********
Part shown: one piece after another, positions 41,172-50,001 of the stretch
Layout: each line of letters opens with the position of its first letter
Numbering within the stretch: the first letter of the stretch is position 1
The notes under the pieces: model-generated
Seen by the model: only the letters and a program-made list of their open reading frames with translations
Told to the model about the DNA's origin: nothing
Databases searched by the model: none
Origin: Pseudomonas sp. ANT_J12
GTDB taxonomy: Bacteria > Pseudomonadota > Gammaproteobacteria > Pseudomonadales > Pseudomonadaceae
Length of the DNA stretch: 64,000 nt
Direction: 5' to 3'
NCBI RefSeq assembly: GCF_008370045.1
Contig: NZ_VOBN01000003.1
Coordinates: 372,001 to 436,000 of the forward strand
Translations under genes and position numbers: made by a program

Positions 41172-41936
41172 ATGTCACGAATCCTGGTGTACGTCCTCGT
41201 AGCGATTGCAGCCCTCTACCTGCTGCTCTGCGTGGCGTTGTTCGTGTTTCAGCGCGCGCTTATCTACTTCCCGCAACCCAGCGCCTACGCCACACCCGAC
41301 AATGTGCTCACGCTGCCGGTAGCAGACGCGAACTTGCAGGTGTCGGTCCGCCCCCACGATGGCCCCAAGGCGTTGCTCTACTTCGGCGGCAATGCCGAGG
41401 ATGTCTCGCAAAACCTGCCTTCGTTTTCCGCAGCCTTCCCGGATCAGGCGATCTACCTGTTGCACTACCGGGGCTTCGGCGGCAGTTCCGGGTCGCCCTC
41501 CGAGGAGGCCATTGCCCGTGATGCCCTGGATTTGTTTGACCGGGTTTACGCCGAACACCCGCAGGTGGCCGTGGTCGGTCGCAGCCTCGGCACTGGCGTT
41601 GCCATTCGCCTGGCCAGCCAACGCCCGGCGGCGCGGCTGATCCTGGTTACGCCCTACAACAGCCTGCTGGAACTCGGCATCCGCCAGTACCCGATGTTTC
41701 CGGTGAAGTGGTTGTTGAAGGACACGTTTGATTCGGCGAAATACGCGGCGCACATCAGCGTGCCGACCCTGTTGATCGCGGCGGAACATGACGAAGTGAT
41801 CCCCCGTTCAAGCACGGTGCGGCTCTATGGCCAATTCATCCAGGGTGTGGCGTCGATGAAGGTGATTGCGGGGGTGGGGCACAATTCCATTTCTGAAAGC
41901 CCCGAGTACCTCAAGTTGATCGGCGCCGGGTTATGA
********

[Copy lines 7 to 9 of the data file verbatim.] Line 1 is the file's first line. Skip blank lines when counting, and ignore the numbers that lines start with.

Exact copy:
Databases searched by the model: none
Origin: Pseudomonas sp. ANT_J12
GTDB taxonomy: Bacteria > Pseudomonadota > Gammaproteobacteria > Pseudomonadales > Pseudomonadaceae